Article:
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WEDNESDAY THE ROCK ISLAND ARGUS MAY 12, 1920.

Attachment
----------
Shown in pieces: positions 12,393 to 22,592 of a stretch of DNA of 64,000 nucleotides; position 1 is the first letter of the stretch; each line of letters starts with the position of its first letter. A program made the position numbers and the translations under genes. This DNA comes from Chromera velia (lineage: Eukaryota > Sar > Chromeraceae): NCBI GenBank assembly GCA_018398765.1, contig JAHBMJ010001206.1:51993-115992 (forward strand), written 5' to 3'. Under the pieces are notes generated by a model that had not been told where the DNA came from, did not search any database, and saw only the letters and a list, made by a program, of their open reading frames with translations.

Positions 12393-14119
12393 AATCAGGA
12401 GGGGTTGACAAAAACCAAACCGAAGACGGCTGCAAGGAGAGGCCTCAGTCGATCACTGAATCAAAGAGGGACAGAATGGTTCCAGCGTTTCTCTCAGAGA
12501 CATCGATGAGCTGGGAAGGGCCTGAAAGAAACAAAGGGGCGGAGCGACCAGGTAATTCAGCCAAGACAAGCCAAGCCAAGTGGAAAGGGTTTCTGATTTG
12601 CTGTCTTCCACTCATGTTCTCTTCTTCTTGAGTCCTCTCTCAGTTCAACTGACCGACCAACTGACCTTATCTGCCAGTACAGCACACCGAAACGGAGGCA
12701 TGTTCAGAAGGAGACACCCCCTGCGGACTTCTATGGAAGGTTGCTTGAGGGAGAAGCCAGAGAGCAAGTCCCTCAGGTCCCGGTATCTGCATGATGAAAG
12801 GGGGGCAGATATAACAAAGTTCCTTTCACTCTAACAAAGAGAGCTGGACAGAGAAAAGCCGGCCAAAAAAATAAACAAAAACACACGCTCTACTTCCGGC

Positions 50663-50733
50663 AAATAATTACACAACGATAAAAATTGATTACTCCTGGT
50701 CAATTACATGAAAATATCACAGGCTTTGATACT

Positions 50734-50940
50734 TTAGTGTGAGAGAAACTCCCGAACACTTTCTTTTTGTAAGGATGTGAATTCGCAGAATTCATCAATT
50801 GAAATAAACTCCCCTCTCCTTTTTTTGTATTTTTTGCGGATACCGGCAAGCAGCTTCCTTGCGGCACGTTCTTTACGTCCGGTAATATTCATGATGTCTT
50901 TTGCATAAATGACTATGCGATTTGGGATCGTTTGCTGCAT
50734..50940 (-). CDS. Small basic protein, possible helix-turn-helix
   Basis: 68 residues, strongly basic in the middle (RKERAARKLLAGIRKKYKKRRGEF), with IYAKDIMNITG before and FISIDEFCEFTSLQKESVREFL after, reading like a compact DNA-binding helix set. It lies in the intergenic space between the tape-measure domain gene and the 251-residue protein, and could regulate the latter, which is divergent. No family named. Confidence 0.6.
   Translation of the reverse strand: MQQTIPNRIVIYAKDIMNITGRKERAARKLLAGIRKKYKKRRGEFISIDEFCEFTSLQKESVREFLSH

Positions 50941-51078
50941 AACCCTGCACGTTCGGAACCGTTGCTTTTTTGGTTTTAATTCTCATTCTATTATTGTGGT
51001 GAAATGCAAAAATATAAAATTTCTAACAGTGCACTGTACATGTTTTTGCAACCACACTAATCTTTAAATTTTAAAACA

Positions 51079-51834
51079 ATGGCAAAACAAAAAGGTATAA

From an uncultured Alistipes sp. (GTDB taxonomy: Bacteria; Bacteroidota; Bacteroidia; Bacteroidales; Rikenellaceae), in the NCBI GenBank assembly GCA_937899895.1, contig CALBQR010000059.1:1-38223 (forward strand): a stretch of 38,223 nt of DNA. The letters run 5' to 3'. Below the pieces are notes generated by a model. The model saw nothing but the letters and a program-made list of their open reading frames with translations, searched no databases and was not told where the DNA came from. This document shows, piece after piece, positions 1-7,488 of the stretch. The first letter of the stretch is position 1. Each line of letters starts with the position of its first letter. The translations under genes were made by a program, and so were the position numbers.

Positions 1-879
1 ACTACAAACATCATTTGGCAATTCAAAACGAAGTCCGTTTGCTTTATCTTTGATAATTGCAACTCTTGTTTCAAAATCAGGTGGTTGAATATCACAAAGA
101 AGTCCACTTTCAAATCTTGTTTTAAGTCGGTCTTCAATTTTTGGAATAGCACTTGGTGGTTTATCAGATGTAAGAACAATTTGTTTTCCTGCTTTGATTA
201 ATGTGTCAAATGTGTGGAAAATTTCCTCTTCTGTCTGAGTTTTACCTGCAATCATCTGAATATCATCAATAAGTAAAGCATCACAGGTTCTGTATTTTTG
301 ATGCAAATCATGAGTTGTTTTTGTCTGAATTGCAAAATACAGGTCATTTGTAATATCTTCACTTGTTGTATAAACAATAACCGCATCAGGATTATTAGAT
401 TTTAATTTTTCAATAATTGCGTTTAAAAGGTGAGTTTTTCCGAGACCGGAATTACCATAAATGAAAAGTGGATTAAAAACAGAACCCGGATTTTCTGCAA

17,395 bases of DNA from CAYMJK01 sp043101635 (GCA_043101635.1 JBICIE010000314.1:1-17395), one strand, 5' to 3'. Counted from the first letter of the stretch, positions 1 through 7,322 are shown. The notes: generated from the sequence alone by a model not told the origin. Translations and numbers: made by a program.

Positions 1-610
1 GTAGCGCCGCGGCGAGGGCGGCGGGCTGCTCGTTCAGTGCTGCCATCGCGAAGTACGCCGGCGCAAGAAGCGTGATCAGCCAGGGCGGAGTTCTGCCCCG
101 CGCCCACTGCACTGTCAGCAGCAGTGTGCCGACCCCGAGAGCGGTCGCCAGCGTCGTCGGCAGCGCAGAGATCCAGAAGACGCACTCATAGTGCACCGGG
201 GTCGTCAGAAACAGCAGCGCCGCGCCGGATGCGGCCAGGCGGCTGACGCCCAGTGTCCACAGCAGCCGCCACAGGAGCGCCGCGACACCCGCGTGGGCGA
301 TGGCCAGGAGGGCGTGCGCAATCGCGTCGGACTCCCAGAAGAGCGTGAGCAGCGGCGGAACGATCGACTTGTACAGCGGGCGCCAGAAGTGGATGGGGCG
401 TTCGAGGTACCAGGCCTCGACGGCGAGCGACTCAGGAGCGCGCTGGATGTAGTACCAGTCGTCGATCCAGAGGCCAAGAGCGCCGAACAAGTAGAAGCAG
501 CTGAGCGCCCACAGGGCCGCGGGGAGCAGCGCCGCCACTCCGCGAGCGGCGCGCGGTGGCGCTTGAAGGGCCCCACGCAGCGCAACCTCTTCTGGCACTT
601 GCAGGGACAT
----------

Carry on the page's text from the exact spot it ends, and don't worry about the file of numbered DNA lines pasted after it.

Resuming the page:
mim THE ARGUS ' Foondtd la the year 186L THE DAILY UNION '' ' - EaUbUabed 1803. ' - raUnd at the postofflce st Hock IUand. Ill, u 1 ; second class matter under the act ( of March . 187. j till I. IT. POTTEB CO, :nbUsers. I fSttfc Island Member Associated Press. Full ' Lcatted Wire Report. 1 - A Associated' Prat Is exalastTelr entitled te tk e far wpiiblleitt ol U diapatrltes credited to er aet otherwwa credited In Uus PKCf and aiao tta - JmbI am pabUehad kwreia. United Press Leased Wire Report. I Member Audit Bureau of circulations. J Official Paper City of Rck Island. ' tm York Office M. .Chlean Offlse A. If 0. Wateoa. 28S Filth AventM. , Allen. J83S People Cas Bid. eTR APES Si! COUNCIL 20 WEDNESDAY, MAT 12, 1920. Cram The Arena of March 2. 1920 rrh Argue hraeefortti will a ceadaetrd as aa tadepeadeni aewspaprr, unbiased bj partiaaa ties, ever free aad read to eUue It. hoaret coa.wuoae ia the Interest of toe common weii-ic." not ha?e proposed the bargain, and it Is clear from the story that be took a special Interest In the breeding of the stronger members of the herd. What did be do about it besides peel ing his wands? That did not seem worth tell ing. Bnt may it not be that he attributed to the wands what was really due to chance or to his own shrewd mating of the animals? Such false reasoning occurs continually, and the, patent medicine of the dark of the moon or the unlucky number gets credit for results that were entirely due to something else that did not seem worth noting. Saving the Rock Island Club. i There Is no question of the need that the Rock Island club, as a purely social organ ization, fills in the life of the city. Every town of 35,000 people requires some such cen ter, open to people in all lines of business something to bridge the social gaps that arise from sectarian, fraternal, etc., as well as from occupational associations. It helps to promote mutual understanding and to draw people to gether in the common interests of the com munity. There i3 nothing fundamenfally wrong with the Rock Island club. It has survived too many years to be considered an experiment and its survival has proved its fitness. Just now, like nearly all other organized institu tions, it is up against a period ot reconstruc tion, with higher costs of operation and in adequate means of meeting them. It can't make a 50-cent dollar go as far as a 100-cent dollar used to. Even so its financial condition Is not so serious. Its current obligations will be paid by July 1 and its other ones will not be due for a number of years. The property it occupies is worth at least twice what was paid for it, so it is amply secured. : All that is necessary is an enlarged rev enue, such as every other enterprise must have to live. If the people of Rock Island do not provide it they will be short-sighted, indeed. Sitting on Sims. The dont-care-a-hang spirit, so noticeable In private life lately, seems to hare spread to the executive branch of the federal government. At least President Wilson didn't seem to pay much attention to where the chips fell when he slashed into the naval controversy. In publishing the address he delivered to officers of the navy in the summer of 1917 the president literally followed the advice he then gave about leaving the word "prudent" out of the vocabulary. That address knocks Ad miral Sims cold and relieves Secretary Daniels absolutely of any blame that might otherwise have been attached to him as a result of re flections made by Sims, but it also definitely in vites opening of an international controversy w hich Sims himself did not have weight enough to start. There need be no fear on this side of the Atlantic that the American navy will suffer in an exchange of compliments with England, for Sims undoubtedly has told the worst he knew or imagined about it, and he seems to have had" access to all the derogatory information there was. There has been enougn international un pleasantness, however. Whati is needed now is a little salve to heal the old sores, rather than irritants to make new ones. . . ; M One Way Traffic Cincinnati is trying to meet its traffic prob lem by setting aside certain streets for one way traffic. A special traffic committee, after a study of conditions, has recommended that nine streets be so designated. This will do away with two miles of street car tracks, since the rule would pply also to street cars. Dou ble tracks on one-way streets will be torn up and replaced with single ones, giving that much more room. The plan has met with deter mined opposition by business interests on the streets involved, but it is considered necessary to do something to relieve congestion. The ex periment will be watched with interest in other cities. MERC DCS MANS ANCIENT ENEMY, ... ' OULX CARC WHO DISINTERS THE UNLOVED CUSS, beware! ACLD CLCTIE TO WULLIE. From the original Schrecklichkeit. ("Cannot the kaiser make room In his castle. for his old friend Carranzar me Linej. Nod, Wullie, hearken weel tae me: Lang syne hae I been friend tae thee. But gin ye heed this B. L. T. An' play the coof. Then, tbo' ye plead on bended knee, I'll stand aloof. Ye ken, I'm sure, for auld times' sake Some sacrifice for ye I'd make; I wadna gie ye ane heartache Or damp yer een, But some things I'll na undertake Sin' dire 'eighteen. Ye maun admit, ye downcast Hun, I tried tae place ye in the sun; An' aifter a' is said an' done Th' faut's na mine Because the war ye A'MOST won Stopp'd at th' Rhine! But aiblins 'twas ay for th' best That ye should cease tae be a pest An that th' warl' by peace is blest! (Noo, dinna smile!) Wad ye disturb my peacefu' rest Wi' plan sae vile? I warn ye, Wullie, free an plain, Frae this wild scheme ye'd best refrain For a' th' fouk o' my domain Wad quick rebel An' chaos rule should baith ye twain Appear in hell! BY WI LU AM BRADY M.D. HOTED PHYSICIAN At-'P AUTHOR Not Due to Wands. Everyone who tells a story picks out some part of what really happened to dwell upon, and neglects the rest s unimportant. That is entirely reasonable; it would be ab lurd for an engineer to tell exactly what birds were singing and what blossoms were breaking out when something happened in his engine. . One must tell the essential facts. But what facts are essential? That is the rub. And the worll has often been misled for centuries be cause some one picked out the wrong one. i An old bible story tells how Jacob agreed with his father-in-law to take the ringstreak ed, the speckled and the spotted of the herd for his wages as shepherd and gathered and then peeled bark off poplar wands to make white rings and set these wands before the stronger cattle when they bred, to produce a streaked or mottled offspring. Every child who reads the story gains the idea that wha'. breeding creatures see can mark their young. ; Biologists do not believe it. But recent studies show that when they are properly mat ed, "heterozygous" parents can transmit quali ties which they do not themselves display tendencies present but "masked" in the par ents may appear in the offspring. ; Jacob knew that unspotted creatures some times produced spotted offspring, or he would Equipped with wireless a fisheries cruiser will scout the eastern coast of Canada this summer looking for schools of food fish. When it finds them it will send out calls summoning fishing boats within reach to the harvest Thus science is taking the element of chance, and therefore the romance, out of what those who never followed it regard as one of the most romantic of occupations. It is to be feared that the time is coming when the fish in the sea will be as hard put to it to save its scales as the wild animal on the land is now to save its hide. Thank goodness Socialists of the country at large are not of such a glaring red hue as the Illinois contingent to the national conven tion. And Morris Hillquit seems to have learned a few things as a result of his recent experience with the New York legislature. Cubans, getting three times as much for their sugar as ' they originally asked, are prompt to protest against remedies proposed to return the price to a, reasonable basis. How people do hate to have their sources of easy money cut off. A motor fuel that will make 250 miles to the gallon is claimed as the discovery of an Italian scientist. All the substitutes for gaso line are capable of making a great many miles to the gallon on paper. One is not surprised when a millionaire who got his money dealing in cold storage eggs develops a .fondness for collecting antiques. BILLY SUNDAY, you will be surprised to learn, disapproves Fannie Hurst's "asininely idiotic" marriage idea. "We'll aiways have nuts with us," declares the Rev. Billy. Speak ing merely as an innocent bystander, we con jecture it is barely possible Miss Hurst agrees with him. A ('heckle for the Cognoscenti. Received by G. R. Stephenson, Mgr. Watch Tower Park. Rock Island Watch Park. Dear Sir: Will you please send me the catalog and price list of your watch as I am in jew elers business and Like to deal from you So I hope to hear from you soon. I am yours very truly, CARL S. CARUSO. CAN anyone tell us why, when a famous author dies, the press associations, after list ing "among his best known works" the titles of several, always add "and others"? MAY THEIR LITTLE WANTZ BE FEW. (From the Rockford Morning Star). The marriage of Miss Bertha Pearl Hale, daughter of Mr. and Mrs. W. B. Hale of Sussex. Va., and Mr. Raymond E. Wantz. Jr., of this city was solemnized at Washington, D. C, Saturday afternoon, April 24. They will make their home in Rock ford after June 15 when Mrs. Wantz will join- her husband here. REV. BILLY please note that, unlike Fan nie, Mrs. Wantz "will join her husband." DISCOVERED! In writing this poor piffling s'anza About the 31 ex- town, Esperanza, We've got this excuse: We're pleased as the donee -To find a new rime for Carrauza! OLD Ed Keen comes across the pond with the information that "eight out of ten English men . . . predict that England will go dry within from eight to fifteen years." Pessimis tic blighters, those English chaps. One Suspects Business Is Nathan's Forte. (From the Galesburg Republican-Register) Nathan Buckley went to Goodhope on Wednesday on business. Mr. Buckley is always on the outlook for business in his line and usually is successful in business. incj iinKisn peace treaty disclosed pro vision for permanent occupation of Constanti nople by the allies. UPON which the sultan, at least, breathed a sign or reiiei. r. e. ji'G. The Appendicitis Operation. No getting around the tfuth. There are many, too many appen dicitis operations being done today. 1 say done, although a regular re porter always says performed when be refers to an operation. An ac tor or circus acrobat performs; a Burgeon operates or does an op eration. Perhaps way back in 'S3 they considered an appendicitis op eration a performance. . But as I say, there are far too many appendicitis operations dope today. 1 don't know just why so many are done, but I am sure there are at least 10 times too many such operations. Something ought to be done about it. I have a mere' sus picion that the Great American Pill is one factor. The popular notion is that, when you don't know what else to do or take it is quite all right to take a "liver" or "stom ach" pill, a laxative, a cathartic. It seems that Old Doctor Bunkem has thoroughly pounded into the heads of the great Brotherhood and Sisterhood of Almanac Students the fancy that a physic in some mysterious manner "purifies the I blood" or, at any rate, drives some mysterious poison out of the "sys tem." But my suspicion is that these drugs, "purely vegetable," as the charlatans love to say (although opium, morphine, strychnine,-, prus sic acid et cetera are purely vege table), serve to irritate and con gest the intestine and, according to my unproved theory, to invite such troubles as appendicitis. That is what I mean when I as sert that there are probably 10 times too many appendicitis opera tions. I do not mean that the sur geons operate 10 times too r-iidily, though candor compels me to ad mit that too many of our young surgical braves yearn to operate. What I am trying to get into type is the thought that we have much too much appendicitis here in this good old land. When appendicitis "threatens" and threaten is the word in this treacherous disease the safest procedure is immediate operation. And take it from one who has been there as the victim, this is the most comfortable way out, too. QUESTIONS AND ANSWERS. Ellen versus Dad. Is it bad for one's complexion to. use powder to take the shine off the noge and face? My father ob jects and cites your articles tell ing of the value of the natural oil of the skin. But I do not agree with him and I think a shiny or greasy looking nose is one of the worst things possible. ELLEN. Answer I hope you will always continue to think so, Ellen. If a girl prefers to look as though she had Just tripped over the cat head first into the flour barrel, her dad should worry. Ferhaps 1 lack the true appreciation of feminine grace and beauty, but honestly, I like to see a girl's nose shine some it looks sweet and unsophisticated. Let the bold birds powder as much as they like it becomes their gen eral type. Sorry I must agree more or less with dad. Constant powder ing rather tends to increase to an abnormal degree the very condition yon imagine the powder corrects. It seems to be the rule that the bet ter the hygiene the -less need the girl has for face dope. Threatened. My doctor tells me I am threat ened with appendicitis. I have a sore place near my right hip. . M. L. O. Answer When we doctors are not quite certain about the diagnos is we often make use of that phrase "threatened." We say "threatened with typhoid" or "threatened with tuberculosis" or whatever we sus pect may be the disease. It leaves a loophole for escape from our po sition in the event that our fears prove unfounded. Now your doctor is not sure whether you have o have not appendicitis, so he leaves you dangling until he can be con vinced. He is a good doctor, no doubt Go back and see if he can come to a definite conclusion now. eart-iraome i 'fly 1' V Jv 1- V.iML ex I MRT. ELIZABETH THOMPJON Dear Mrs. Thompson: , My hus band's parents have sold their home in a nearby town and have moved in with us for the winter. They intend to build soon and will be with us until June, I think. My mother-in-law and I have never got along, but I made up my mind when she came into my home I would do air-in my power to agroe and get along. I gave her the best angry at me and sometimes he has pouted also, but not like her, She never says one thing to me when my husband is here, and when I tell him of some things she has done and said to me he won't answer at times; sometimes he says, "I don't believe mother docs it," or "you and ma are alike. Once he sa;d, "Well, try to get along; I don t want any trouble." My husband has told me I have lied before his parents, and that n TBI IMf illf ST ET ENEMIES. I By Sena Wyman. (Copyright, 1920, by the Wheeler Syndicate, Inc.) There had been hard feeling be tween the Goodwins and the Mars ' ions for years. It began wjjen old Bradbury Marston won his suit ; over the boundary line between the two farms. - John Goodwin never forgave the . injustice, as he considered it, and now that he was gone, Helen Good win still respected her father's Wishes regarding the family ot his 'enemy, although that family was reduced to the only son, James . Marston. i The neighbors often remarked .that it was a pity the two young people could not patch up the old quarrel and join their live., as well as the two fertile farms; it was too 'bad for each of them to live alone, and they would make such a, handsome couple. But if such a .suggestion was made to Helen, she was as indignant as if she were asked to commit a sacrilege. Jim Marston,' on the other hand, good-natured and kind-hearted, didn't care to be an enemy to any one, and would have preferred to be friends with Helen. He had ventured to stroke his fair enemy's cat one day, when it had strayed innocently to his back porch. But Helen immeditely called Tabby home, without so much as a glance In Jim's direction. She had also given poor kitty a vicious little slap as she shut her into the house. - "Miss Spitfire." thought Jim, "I POM make you like me if I could it a chance to talk with vou." There seemed little likelihood of morning this, however, till one something happened. Helen had lighted her blue flame oil stove. Hearing a sudden commotion in the street, she ran to the door and found that two auto mobiles had collided almost in front of the house. In her excite ment, she forgot that she had left the oil stove burning, as she wait ed to see if anyone were injured. When she returned to the house, a strong odor of smoke greeted her. Rushing to the kitchen, she found a great blaze higher than her head rising from the blue flame, fanned by a strong draft from an open window. Helen ran for water, then stood aghast, as she remembered the wa ter had been turned off on account of the repairing of the pipes. The paper back of the stove had now caught and the flame reached nearly to the ceiling. Helen was frantic. She loved her home. She had been born in the house and lived there all her life. She herself had paid off the mort gage on it with the money she had earned teaching school. How proud she had been when she paid the last dollar. She had planted the vine over the back porch and train ed the red rambler over the front door. She loved her home with the devotion of a born homemaker. She couldn't let it barn. She ran to the door and screamed "Fire! Fire!" Jim Marston, placidly mending his fishing tackle, jumped from the porch, and with a bound was across the lawn and into the kitch en. "There's no water!" gasped Helen. Jim had taken in the situation. "Can't put water on an oil stove," he said tersely. Catching np the coal hod. he dashed out to Helen's newly made flower bed. and scooped up the' fresh earth. Dashing back, he threw the damp loam onto the stove and down the chimneys. The blaze was quickly smothered. Then Jim tore off bis coat and beat at the rapidly spreading flame on the wall. This was1 more diffi cult. The smoke stifled him, and several times Helen thought be would fail as the persistent flame jumped back at him. But when Jim Marston under took to do a thing, he did it He was that kind of a man. He put out the fire and saved the house, al though his coat was a charred mass of tatters, and his hands bad ly blistered. Of course, Helen bound np the poor hands; then, to hide her con fusion, she started to clean up the sorry sight "I woludn't do that" Jim said. "I wouldn't touch a thing. Leave it just as it is until the insurance agent sees it' I am going to town, and I will bring him out Helen hadn't thought ot the in surance, but now was thankful to remember she had kept it paid up. Jim was as .good as his word. He brought out the agent, who fin ally, at Jim's suggestion, agreed to settle for $100. After the agent had gone, Jim insisted on helping clean np the mess, and, without waiting for per mission, went to w or, .talking and joking aa he swept and scrubbed. His good nature waa irresistible : besides, how could one treat as an room in my home and do all the l hurts me, for I haven't told him washings and ironings for her. She j one untruth about what she has oone. t reel aesoerate at tim?s has what I call pouting spells sometimes I would talk to her and she would not answer me, and after I would leave the room I could hear her mumbling to herself; some times I have asked her what she was saying and she would curl up her nose and not answer. One dav she was real cross with my little girl and snapped her off. I Five Minutes a Day With Our Presidents BY JAMES MOi.OA Lincoln's Last Days. fm Tt v SAINT GAUD ENS' STATUE OF LINCOLN AT CHICAGO. The child began to cry and I looked good advice? when I have no one to talk to only my husband, and he won't talk to me on the subject. I can't stand this many more times. If my husband would even say a few words when his mother treats me like this I could bear it all. win you please give me some ones home. Helen threw off her reserve and talked and laughed aiso. So, working together, they soon had 'done the best they could for me smoked and blackened room. ow, said Jim, "all you need is new paper and paint. I have some paint, which I can mix up about this shade, and I'll put it on for you tomorrow. I'm an artist with a brush. Then, 1 11 take you to town and get the paper, and as soon as the paint is dry, we'll put the paper on. You can paste, and I will hang." In the- merry days that followed, Helen began to realize how foolish she had been to hate" Jim Marston. One day she said, "Thanks to you, Jim, this fire will cost me only about four dollars. I shall have $96 of my insurance money left. What shall I do with so much money?" Jim stepped nearer, and looked directly into her eyes as he said: "Would It be enough to buy a wedding dress, Helen T' And Helen answered: "I think so." at her and laugned and tried to keep her from crying, and mother stepped back to me and said, "lou take the cake" and rolled up her lip and walked away. I was ironing her clothes one day and she came down saying. "What did you iron my clothes for?" I had always done it before and told her so. She began jerk ing the ironed things off the line and throwing them across her arm; l stood ana watcnea ner ana cried. She jawed because I have my big meals in the evening, and about washing so many dishes. She follows me in the basement and upstairs, nagging at he and trying to pick a fuss. She says, "I am going to leave; we can't get along." I tell her to do her part and I will do mine and there will be no trouble. When I wash she puts in a few clothes and does the rest in the bathtub and hangs them around the tub to dry, and once she soaked some things and stuck them under the mattress on her bed, and I hap pened to see them and took them out, and that made ber mad. If I don't eat at the table when we have company then she begins on me, saying "I wouldn't eat because she was there." She tells my father-in-law things about me to make him TROUBLE. Fortunately June is not far off. If you use great will-power you can manage to get along until then. Seal your lips tight when your mother-in-law is unreasonable. .If you refuse to talk she will get tired of her scolding. Do not let her see you cry; instead, drop your work and leave the house. It is difficult for most women to realize that housework can be put aside. Your nerves need more at tention than the washing, ironing and dusty rooms. It is quite unrea sonable for you to expect to do all the work alone. Therefore get the meals and do what you can com fortably and let the rest slide. Days when the situation seems too much for you, stay in bed. It would not be a lie to say you are ill, because conditions have cer tainly made you Bick mentally. Since no one considers you, you will have to look out for yourself. From now on remember to keep silent and do not even talk over your troubles with your husband. Silence will be far more effective. It would be well to have a talk with your husband after his par ents leave and make it clear to him that you will not go through a simi laar oitleal again, and that out of respect for you and your health he should not ask it ONE YEAE AGO J Koreans petitioned the peaee con ference for liberation from Japan. Pope Benedict took up arbitra tion of the quarrel of tern. Chile and Bolivia. An alcohol and - glycerine gol u tion rubbed on the- glass .win main tain a clear vision throneh a wind- enemy the -man. who had saved shield, ia. rainy weather; Argus InformationBoreau 1S6J April 11, Lincoln's last speech. April 11. shot by John Wilkes Booth. April 1. died, acred 55. April 21, the funeral cor- lege left Washington. May 4, the bnrial at Oak Bridge, Springfield, Illi nois. With the winning of the war, Lin coln turned at once to bind up th5 wounds of the union. The south having surrendered to force, he wished to conquer it forever by magnanimity. He would not hold the state together with bayonets and erect a rebellious Ireland within the borders of the republic. No bitterness ranked in his big, patient heart. His fairness forbade him to hold any individuals person ally responsible for a great Civil war. Unfortunately, many Republican leaders, who had not been so much in the thick of the fight, were un able to calm the passions aroused in them by the long struggle. A clamor arose for wholesale hang ings and confiscations and for rul ing the southern states as con quered provinces. It was the same conflict that fol lows every war, the conflict be tween a peace of reconciliation and a peace of vengeance. The radicals of congress had no faith in Lin coln's idea of a reunion of hearts. They demanded the rebellious states of the south be held in sub jection indefinitely and that the ballot be given to the newly freed slaves, whom Lincoln preferred to"! admit to the suffrage gradually. On the second day after the sur render at Appomattox, in an ad dress from a White house window, the president spoke of a new an nouncement to the people of the south. But that was to be his last speech. At the cabinet meeting on the closing of his life he rejoiced that congresswa3 not in session to in terfere with peace-making and reconstruction and was confidently hoping to reestablish the union be fore it met again. As to Jefferson Davis and the confederate leaders, he declared with much feeling that no one need expect him to hang them. "Frighten them out of the country!" he cried in excited, high pitched tones. "Open the gates! Let down the bars! Scare them on! Enough lives have been sacrificed. We must extinguish our resent ments if we expect harmony and union. With those accents of a generous statesmanship ringing in their ears, the secretaries went away from the last cabinet meeting. Sec retary Stanton sent, later in the day, to ask permission to arrest Jacob Thompson, a confederate emissary in Canada, who had slipped into the United States for the purpose of escaping to Europe from Portland. "Well, I rather guess not," the president replied. "When you have an elephant by the hind leg and he wants to run away, better let him run." An unwonted ease and happiness seemed to rest upon Lincoln that tragic day. Although he had dreamed the night before that he was in a strange ship, moving to ward a dark and indefinite shore, he took it as a good omen. Had not the same dream come to him before the victories of Antietam Gettysburg and Vicksburg? i In the evening he sat in a box t! Ford's theatre, enjoying a comedy when John Wilkes Booth stole ujh on him. The handsome but ungift ed young actor, who was a prey to1 dark moods and whose had hostil ity to the union had upset a never well-balanced mind, peeped! through a hole in the door of th box and observed the position of his illustrious victim. Could he hav looked into Lincoln's face with, its simple benignity, his better na-. ture might have turned him backj from the threshold of his awful crime. , While the curtain was down be-, tween the acts, the president and Mrs. Lincoln fondly talked over) plans for the future when they; should be free from the heavy cares, of the White house. As theyi planned the travels they would ea-t joy he said "there is no place 1, should like so much to see as. 'Jerusalem." These were his last! words. The play began again and the assassin, noiselessly opening the door, fired his cowardly shou Lincoln rose from his chair under the impulse of the shock and then sank back into it, his head drooped and his eyes closed, not to open again this side of that mysterious shore toward which he had sailed iu his dream ship. The frenzied murderer pushed his way through the bewildered party in the box and leaped over its rail ing. But the folds of the flag that draped it tripped him and he fell upon the stage. Al'.hough the fall had broken his leg, he rose with the melodramatic cry of "Sic temper tyrannis." Making his escape from the stage, he rode away through the nirht. but only to be shot down two weeks afterward as he stood at bay1 in a lrgima Darn. To Kiiare the stricken Dresident a ririo nv-pr th rnhhlestones to the V ( Anv leader ran ret the answer to any qneotion by writing The Arms Informa tion Juneau. Frederic J. Haskin, Director. Washington. D. C. Give full name and address and enclose two-cent stamp for return postage. Be brief. All inquiries are confidential, the replies being sent direct to each individual, iio attention will be paid to anonymous letters) . Q. Can the beneficiary of war risk insurance who has been re ceiving monthly payments, obtain the remaining total in a lump sum? R. A. N. A. Only converted insurance is payable in a lump sum. The bene fits of term war risk insurance pol icies are payable only in 240 monthly installments. Therefore, it would be impossible for the beneficiary of such a policy, who is receiving the payments at this time, to receive the remainder in a lump sum. Q. Where Is phosphorus mined? L. D. N. A. Phosphorus is not mined. It is one of the non-metallic elements, does not occur free in nature, but is fc-und-rn the form of phosphates. The principal source of phosphorus is the substances of bones. It is also found in yolks of eggs, in blood and other animal fluids and in the substance of brains and nerves. Word Fenian? L. W. K. A. This word comes from a man's name, Finn McCool, an Irish hero, who was a leader of the Fiann (English Fenian) a kind of militia or standing army drawn from all quarters of Ireland. Q. How did Mount Vernon come into the possession of the Ladies' Mount Vernon association? G. I. T. A. A group of public spirited women determined to acquire Mount Vernon, with the purpose of restoring and preserving it. They banded together as the Ladies' Mount Vernon association and pur chased the property from John A. Washington in 1858. He had in herited it from his uncle, Bushrod Washington, to whom it was be queathed by George, Washington. Q. Must all immigrants have money to enter this country? F. L. C. A. The bureau ot immigration says that immigrants are required to have $50 on their persons when White house, he was carried to Uw simDle home o a tailor across the street from the thoatre. There h's giant strength battled with death until the morning. Then the greatl heart stopped and Stanton hoarse-i ly whispered, "Now, he belongs to the ages." The day that Lincoln died stands alone among days. A war-weary, people awoke to continue the weeki of rejoicing over their release audi their victory. In an hour the laou, was filled with grief and rage. No other death ever touched S0i manv hearts. Millions mourned a, friend. As the tody was borne backj to Springfield sorrowing hundreds of thousands along the way looked! upon the face which had been th"' mirror of a people's sacrifice and, of a people's hope. At Spring field simple men ana women brought from humble homes in the countryside their tribute of tears, not to the dead president, bat to the good neighbor who had help ed them in counsel, in ihe field, m the forest or on the highway, when he shared with them the crust ot povertv. In the place of honor be hind his funeral car in the proces sion to the tomb walked "Old Bob, the faithful horse that had carriea, him in his travels around the law circuit. Above his prairie grave d. lofty monument was raised, and, out of the earnings of their fre' labor thousands of freedmen. whos shackles he had broken, contribut ed to its buildings. Copyright, 1920, by James Morgan; published by special arrangement with the McClure Newspaper Syndicate. at's In a aisie; BY MILDRED MARSHALL- (Copyright. 1819. by the Wheeler Syndicate. lac.) Q. What is the origin of the passing Immigration officials. ALETIIEA. Alethea, though not in common usage, is a most important name. It comes from the Greek Alethia, which in turn was evolved from the Greek "a" and the word meaning "to hide" and thus may be trans lated as "truth" or "sincerity." The first appearance of the name is recorded in 1411 when Aletha, of Padua, lived. It was Dona Mfria Aletea, a Spanish princess, for whom Charles I of England Jour neyed to Spain while he was Prince of Wales. Alethea was the form which ap peared in the famous Seville fam ily and was given vogue through its prominence. But perhaps the most famous and memorable Alethea was ' the lady to whom the captive caval ier penned the much-quoted lines: "Stone walls do not a prison make.j Nor iron bars a cage." ! To Alethea is given the additional: interest of naming the youngest bride known to English history: 1 16C9, at the age of 9. Alethea Brandling was married to a man named Henry Hitch. The name proved very popular ia Englana and Ireland, where it is sometimes contracted to Letty. Althea, meaning wholesome, tu no connection with Alethea. lae former seems to have belonged solely to the unfortunate mother oi Meleager. v Coral is Alethea's talismanic stone. It has the power to drive away evil spirits, and to protect us wearer from danger and M8ese' Thursday is xAieU,ea's lucky w and 5 her lucky numbeb